Wimbledon & South West cuts back on its lending: Bank's new chairman denies any shortage of funds Policy is to be 'a little more selective and careful'

WIMBLEDON & South West Finance, a small London bank, has told some of the brokers who introduce its business that it is unable to make further loans until the new year, 'owing to a full allocation of our lending funds'.

When questioned about this, Wimbledon's directors insisted that the bank is still lending and is not facing any special restrictions from the Bank of England.

Richard Scriven, who took over as Wimbledon's chairman after last Thursday's annual meeting, said: 'We have adequate funds at our disposal. The company is in no financial difficulties whatsoever.'

Mr Scriven, a former director of the merchant bank Morgan Grenfell, said: 'We are being a little more selective, perhaps a little more careful.'

Robin Eve, finance director, initially suggested that the letter to brokers may have been a euphemistic way of turning down a loan, 'a polite way of telling the broker to go away'.

After further investigation, he said Wimbledon had sent similar letters to only three or four brokers.

'Some of them were shut-offs to these brokers. The other was a very unfortunate turn of phrase.'

The copy passed to the Independent said Wimbledon was unable to consider any new loans 'because we have written much more new business in the first half of this financial year than we anticipated . . . We are hoping that we will be in a position to resume normal service early in the new year.'

Wimbledon has pounds 25m- pounds 30m of loans secured on a variety of residential and commercial property.

Earlier this summer, it was paying high rates of interest on deposits compared with those generally on offer from rival banks, building societies and finance houses.

Much-increased bad debts caused Wimbledon to lose pounds 1.7m in the year to March 1992, reducing its net assets to pounds 2.345m.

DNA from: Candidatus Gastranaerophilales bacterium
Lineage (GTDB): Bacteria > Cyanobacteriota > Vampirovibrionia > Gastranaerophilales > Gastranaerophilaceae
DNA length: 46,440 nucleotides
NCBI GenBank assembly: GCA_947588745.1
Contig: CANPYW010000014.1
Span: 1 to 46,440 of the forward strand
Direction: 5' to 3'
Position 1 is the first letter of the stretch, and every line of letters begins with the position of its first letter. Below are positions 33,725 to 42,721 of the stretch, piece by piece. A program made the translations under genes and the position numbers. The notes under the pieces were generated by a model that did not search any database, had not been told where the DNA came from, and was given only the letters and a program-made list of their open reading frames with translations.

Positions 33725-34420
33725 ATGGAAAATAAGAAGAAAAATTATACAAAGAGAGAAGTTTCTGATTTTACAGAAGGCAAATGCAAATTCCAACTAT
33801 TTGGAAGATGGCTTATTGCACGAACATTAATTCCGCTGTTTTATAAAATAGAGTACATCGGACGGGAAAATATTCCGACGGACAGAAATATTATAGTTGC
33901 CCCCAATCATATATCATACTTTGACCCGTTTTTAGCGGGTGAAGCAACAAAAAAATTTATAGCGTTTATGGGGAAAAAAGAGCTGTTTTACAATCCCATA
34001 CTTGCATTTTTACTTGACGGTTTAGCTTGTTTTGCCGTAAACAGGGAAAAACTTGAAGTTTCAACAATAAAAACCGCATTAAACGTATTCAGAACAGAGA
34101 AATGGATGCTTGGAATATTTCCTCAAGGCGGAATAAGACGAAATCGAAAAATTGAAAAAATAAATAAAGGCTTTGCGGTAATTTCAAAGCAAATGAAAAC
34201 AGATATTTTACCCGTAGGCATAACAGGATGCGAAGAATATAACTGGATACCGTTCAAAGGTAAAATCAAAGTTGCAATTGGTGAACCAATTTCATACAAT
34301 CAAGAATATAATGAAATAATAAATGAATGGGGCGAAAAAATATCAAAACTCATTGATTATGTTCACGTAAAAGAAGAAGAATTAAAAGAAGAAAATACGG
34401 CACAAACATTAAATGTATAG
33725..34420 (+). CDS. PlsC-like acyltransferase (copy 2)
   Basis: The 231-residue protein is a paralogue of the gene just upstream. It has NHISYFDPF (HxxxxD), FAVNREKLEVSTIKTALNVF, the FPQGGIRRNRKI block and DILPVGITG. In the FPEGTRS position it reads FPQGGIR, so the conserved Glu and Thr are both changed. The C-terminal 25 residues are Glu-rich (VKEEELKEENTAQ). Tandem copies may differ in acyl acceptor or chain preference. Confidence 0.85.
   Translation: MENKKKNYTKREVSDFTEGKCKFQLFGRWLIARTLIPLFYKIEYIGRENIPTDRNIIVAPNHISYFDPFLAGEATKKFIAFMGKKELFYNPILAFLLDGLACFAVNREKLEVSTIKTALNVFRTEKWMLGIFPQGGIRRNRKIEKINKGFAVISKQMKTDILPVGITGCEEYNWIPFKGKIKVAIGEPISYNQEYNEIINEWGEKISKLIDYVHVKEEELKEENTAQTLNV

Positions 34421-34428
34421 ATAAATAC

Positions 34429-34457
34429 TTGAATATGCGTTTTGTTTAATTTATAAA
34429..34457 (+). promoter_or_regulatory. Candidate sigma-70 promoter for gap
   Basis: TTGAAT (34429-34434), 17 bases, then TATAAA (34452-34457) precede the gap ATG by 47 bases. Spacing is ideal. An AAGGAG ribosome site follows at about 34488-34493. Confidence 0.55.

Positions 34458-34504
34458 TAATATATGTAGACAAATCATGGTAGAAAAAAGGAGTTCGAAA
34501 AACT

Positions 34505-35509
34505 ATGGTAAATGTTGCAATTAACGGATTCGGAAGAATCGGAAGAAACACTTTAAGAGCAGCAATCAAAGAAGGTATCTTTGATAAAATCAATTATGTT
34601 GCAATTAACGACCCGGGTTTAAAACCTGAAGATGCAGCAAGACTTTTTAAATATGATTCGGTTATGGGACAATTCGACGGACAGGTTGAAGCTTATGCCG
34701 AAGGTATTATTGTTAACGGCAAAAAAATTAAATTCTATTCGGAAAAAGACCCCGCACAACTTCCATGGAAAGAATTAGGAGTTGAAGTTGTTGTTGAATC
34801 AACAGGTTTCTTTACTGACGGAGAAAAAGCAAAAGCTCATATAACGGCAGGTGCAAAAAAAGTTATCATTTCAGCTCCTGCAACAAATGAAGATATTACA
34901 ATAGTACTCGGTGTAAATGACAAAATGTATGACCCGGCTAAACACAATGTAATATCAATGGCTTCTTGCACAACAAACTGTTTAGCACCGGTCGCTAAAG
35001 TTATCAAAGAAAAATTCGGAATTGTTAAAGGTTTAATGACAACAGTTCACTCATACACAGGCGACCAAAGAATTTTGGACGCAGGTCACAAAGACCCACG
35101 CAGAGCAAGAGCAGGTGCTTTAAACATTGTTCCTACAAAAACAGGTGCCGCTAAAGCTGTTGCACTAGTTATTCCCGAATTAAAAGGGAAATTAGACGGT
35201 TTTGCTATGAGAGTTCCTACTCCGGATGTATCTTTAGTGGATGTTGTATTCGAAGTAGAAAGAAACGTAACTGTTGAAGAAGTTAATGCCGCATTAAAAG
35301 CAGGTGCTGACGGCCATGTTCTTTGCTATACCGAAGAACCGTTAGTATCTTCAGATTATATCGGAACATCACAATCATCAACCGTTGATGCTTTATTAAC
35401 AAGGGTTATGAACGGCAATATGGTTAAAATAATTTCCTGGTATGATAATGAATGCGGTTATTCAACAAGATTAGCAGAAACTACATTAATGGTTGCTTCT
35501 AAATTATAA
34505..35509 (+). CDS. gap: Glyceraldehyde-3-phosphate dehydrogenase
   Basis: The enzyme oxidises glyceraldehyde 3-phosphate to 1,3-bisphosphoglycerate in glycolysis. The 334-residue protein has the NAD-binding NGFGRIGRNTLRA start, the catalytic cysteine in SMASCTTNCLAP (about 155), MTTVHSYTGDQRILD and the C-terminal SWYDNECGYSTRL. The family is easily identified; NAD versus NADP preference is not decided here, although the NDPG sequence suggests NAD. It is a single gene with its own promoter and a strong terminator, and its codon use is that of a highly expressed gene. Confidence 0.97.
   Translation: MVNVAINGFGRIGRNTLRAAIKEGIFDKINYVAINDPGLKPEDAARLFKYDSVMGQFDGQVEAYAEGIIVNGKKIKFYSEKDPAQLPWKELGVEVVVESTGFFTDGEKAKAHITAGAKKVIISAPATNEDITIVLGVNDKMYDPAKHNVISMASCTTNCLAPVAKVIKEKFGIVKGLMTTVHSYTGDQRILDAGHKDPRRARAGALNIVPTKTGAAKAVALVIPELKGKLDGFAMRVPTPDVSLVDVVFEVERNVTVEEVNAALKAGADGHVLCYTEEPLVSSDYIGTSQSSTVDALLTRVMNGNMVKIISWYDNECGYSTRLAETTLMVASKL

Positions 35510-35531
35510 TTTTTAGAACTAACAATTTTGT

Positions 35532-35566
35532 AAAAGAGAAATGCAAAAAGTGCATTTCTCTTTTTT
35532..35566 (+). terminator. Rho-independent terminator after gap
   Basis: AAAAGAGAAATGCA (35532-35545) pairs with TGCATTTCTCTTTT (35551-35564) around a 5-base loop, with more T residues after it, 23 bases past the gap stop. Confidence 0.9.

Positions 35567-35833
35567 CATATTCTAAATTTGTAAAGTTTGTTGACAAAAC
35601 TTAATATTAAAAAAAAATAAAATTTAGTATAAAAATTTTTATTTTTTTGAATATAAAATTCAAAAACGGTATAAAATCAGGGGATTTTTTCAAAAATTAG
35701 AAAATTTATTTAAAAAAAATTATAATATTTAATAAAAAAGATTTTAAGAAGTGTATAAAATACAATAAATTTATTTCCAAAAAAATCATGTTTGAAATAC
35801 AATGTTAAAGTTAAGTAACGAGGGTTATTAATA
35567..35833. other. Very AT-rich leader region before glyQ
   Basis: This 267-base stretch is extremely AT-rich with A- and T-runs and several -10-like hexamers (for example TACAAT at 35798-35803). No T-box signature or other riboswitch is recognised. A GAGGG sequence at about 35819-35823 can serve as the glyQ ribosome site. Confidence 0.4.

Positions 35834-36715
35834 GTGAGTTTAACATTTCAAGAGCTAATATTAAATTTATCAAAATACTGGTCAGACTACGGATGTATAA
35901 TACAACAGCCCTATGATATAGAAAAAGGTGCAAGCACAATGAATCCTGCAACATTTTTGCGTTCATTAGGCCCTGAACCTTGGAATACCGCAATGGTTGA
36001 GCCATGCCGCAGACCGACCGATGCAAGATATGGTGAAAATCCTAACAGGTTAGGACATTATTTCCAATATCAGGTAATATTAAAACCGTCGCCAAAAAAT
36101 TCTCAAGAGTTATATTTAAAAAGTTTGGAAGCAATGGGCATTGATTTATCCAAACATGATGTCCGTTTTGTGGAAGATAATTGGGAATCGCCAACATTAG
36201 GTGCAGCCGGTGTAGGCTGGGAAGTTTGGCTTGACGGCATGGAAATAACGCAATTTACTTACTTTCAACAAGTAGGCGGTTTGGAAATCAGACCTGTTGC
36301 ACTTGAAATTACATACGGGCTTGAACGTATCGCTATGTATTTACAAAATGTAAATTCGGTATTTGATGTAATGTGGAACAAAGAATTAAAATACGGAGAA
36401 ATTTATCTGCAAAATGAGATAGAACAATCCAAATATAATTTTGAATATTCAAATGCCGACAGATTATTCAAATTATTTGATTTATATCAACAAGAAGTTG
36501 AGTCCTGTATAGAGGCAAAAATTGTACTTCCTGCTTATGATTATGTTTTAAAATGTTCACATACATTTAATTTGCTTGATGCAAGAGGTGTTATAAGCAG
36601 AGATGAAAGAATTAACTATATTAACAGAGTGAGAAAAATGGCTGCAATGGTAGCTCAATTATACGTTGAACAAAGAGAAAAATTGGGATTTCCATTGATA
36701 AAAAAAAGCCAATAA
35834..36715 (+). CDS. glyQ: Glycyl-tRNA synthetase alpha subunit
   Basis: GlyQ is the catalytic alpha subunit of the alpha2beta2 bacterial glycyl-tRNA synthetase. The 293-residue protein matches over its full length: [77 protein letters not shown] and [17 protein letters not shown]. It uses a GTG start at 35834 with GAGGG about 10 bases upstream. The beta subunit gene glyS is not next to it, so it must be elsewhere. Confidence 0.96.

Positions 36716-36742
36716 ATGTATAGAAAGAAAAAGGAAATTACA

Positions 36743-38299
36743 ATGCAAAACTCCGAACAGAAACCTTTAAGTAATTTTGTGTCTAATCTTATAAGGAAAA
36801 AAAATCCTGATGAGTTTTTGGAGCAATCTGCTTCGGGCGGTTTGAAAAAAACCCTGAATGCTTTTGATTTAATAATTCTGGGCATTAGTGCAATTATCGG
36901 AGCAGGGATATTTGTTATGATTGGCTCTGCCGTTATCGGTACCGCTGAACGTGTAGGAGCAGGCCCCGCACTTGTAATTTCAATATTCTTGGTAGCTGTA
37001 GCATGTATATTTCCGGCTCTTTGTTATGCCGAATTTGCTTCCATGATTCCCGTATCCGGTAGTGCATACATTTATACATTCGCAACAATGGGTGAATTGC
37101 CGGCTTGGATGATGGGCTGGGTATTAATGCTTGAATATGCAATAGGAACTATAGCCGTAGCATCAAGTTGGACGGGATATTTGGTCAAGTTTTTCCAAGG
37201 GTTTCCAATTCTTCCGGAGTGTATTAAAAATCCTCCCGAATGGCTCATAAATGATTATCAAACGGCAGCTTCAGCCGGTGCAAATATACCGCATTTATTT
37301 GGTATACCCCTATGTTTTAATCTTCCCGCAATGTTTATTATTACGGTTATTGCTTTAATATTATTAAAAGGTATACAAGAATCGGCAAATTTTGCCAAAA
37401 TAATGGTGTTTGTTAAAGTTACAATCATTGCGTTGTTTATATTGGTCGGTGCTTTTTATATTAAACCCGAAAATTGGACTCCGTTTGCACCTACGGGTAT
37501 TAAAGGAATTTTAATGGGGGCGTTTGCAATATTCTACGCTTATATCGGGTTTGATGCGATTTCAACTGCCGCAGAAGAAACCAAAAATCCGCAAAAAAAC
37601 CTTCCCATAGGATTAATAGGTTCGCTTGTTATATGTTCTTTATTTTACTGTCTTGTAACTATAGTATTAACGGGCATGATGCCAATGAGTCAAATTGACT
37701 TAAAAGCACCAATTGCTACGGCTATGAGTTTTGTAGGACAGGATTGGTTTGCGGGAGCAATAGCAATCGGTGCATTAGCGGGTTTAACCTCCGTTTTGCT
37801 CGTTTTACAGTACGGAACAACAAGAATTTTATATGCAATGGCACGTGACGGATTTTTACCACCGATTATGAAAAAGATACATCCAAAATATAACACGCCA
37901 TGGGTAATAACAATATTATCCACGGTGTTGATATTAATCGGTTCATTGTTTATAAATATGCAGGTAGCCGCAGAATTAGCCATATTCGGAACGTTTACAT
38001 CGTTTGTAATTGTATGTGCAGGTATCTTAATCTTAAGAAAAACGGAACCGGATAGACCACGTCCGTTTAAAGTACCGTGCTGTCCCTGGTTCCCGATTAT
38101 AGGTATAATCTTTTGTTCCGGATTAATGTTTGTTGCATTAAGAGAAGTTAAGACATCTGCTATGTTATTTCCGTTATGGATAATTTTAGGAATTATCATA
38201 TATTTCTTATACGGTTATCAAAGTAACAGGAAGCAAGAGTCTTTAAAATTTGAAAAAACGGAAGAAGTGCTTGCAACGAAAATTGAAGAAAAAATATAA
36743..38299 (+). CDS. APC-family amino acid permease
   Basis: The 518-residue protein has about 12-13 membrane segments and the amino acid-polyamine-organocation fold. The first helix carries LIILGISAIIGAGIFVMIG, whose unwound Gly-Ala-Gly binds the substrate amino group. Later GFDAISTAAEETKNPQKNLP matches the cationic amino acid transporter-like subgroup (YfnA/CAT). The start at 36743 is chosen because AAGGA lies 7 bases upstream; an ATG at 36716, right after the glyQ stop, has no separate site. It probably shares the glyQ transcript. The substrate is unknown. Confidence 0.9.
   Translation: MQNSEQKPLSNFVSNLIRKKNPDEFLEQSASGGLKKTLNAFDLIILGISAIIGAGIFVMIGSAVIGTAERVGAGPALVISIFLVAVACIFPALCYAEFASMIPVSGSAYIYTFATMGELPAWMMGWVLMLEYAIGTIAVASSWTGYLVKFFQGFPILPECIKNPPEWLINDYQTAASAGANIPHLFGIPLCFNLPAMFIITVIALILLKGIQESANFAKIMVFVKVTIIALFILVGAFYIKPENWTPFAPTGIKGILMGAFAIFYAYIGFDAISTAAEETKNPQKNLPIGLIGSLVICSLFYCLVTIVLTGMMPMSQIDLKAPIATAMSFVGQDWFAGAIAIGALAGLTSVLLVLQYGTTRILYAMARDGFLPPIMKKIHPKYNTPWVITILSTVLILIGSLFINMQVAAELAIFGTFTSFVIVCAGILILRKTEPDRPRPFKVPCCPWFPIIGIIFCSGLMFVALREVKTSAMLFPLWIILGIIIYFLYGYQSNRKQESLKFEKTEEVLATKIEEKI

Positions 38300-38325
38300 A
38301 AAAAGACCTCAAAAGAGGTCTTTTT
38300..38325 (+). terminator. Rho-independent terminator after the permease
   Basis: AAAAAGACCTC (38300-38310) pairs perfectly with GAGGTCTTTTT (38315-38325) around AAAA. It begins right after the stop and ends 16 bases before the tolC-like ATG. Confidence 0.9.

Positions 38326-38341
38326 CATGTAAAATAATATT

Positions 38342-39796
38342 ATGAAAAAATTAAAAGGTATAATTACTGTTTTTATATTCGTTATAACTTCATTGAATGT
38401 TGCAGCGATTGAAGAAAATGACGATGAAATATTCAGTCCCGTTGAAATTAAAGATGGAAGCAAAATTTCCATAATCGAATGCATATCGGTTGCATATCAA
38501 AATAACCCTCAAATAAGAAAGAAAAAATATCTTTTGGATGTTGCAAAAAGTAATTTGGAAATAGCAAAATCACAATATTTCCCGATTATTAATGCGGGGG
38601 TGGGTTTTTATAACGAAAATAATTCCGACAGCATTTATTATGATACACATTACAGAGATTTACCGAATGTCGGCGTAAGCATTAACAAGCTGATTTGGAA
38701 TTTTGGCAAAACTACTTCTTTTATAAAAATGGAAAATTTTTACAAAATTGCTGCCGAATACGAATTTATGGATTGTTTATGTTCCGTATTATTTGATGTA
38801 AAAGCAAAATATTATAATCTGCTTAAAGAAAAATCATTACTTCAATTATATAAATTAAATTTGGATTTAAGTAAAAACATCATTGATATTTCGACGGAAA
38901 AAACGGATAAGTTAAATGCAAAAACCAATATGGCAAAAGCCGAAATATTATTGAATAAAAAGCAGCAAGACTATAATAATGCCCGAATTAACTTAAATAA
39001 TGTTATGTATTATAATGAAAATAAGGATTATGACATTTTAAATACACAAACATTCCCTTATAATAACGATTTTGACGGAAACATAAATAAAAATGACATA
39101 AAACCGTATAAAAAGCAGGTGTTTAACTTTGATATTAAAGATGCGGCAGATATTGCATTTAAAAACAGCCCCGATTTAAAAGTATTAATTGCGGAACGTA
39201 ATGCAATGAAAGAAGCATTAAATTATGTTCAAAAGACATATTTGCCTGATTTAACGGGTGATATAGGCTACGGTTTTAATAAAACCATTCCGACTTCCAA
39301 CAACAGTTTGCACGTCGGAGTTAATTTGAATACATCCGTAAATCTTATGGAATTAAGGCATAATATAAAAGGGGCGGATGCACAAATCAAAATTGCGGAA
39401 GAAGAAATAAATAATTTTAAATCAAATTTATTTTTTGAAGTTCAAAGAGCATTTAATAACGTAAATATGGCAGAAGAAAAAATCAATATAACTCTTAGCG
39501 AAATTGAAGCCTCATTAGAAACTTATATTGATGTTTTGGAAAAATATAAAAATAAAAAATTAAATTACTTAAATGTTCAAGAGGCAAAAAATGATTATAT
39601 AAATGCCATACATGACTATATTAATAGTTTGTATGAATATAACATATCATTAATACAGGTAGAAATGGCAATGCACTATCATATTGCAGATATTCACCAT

It lost more money in the year to March 1993, though 'considerably less' than in the previous year, according to Mr Eve.

He said that Wimbledon had turned in a 'reasonable profit' for the first half of the current year.

The bank's losses have left it with insufficient funds to meet the recent European banking directive on capital adequacy, which requires banks to have capital of 5 million ecu, or about pounds 3.8m.

Mr Scriven said Wimbledon was 'probably just a little bit short of (this amount)'.

The directive came into effect at the start of this year, but transitional 'grandfathering' arrangements allow Wimbledon additional time to meet the requirements.

To help it reach the target, earlier this year Wimbledon merged with a smaller but profitable rival, Holdenhurst Securities.

That company's last results show a pounds 134,000 pre-tax profit, and the company's balance sheet showed net assets of pounds 800,000. Mr Scriven and Mr Eve were previously directors of Holdenhurst.

Wimbledon's directors also include Viscount Glenapp, the eldest son and heir of the Earl of Inchcape. Viscount Glenapp, a Wimbledon shareholder, is a former director of Inchcape UK.

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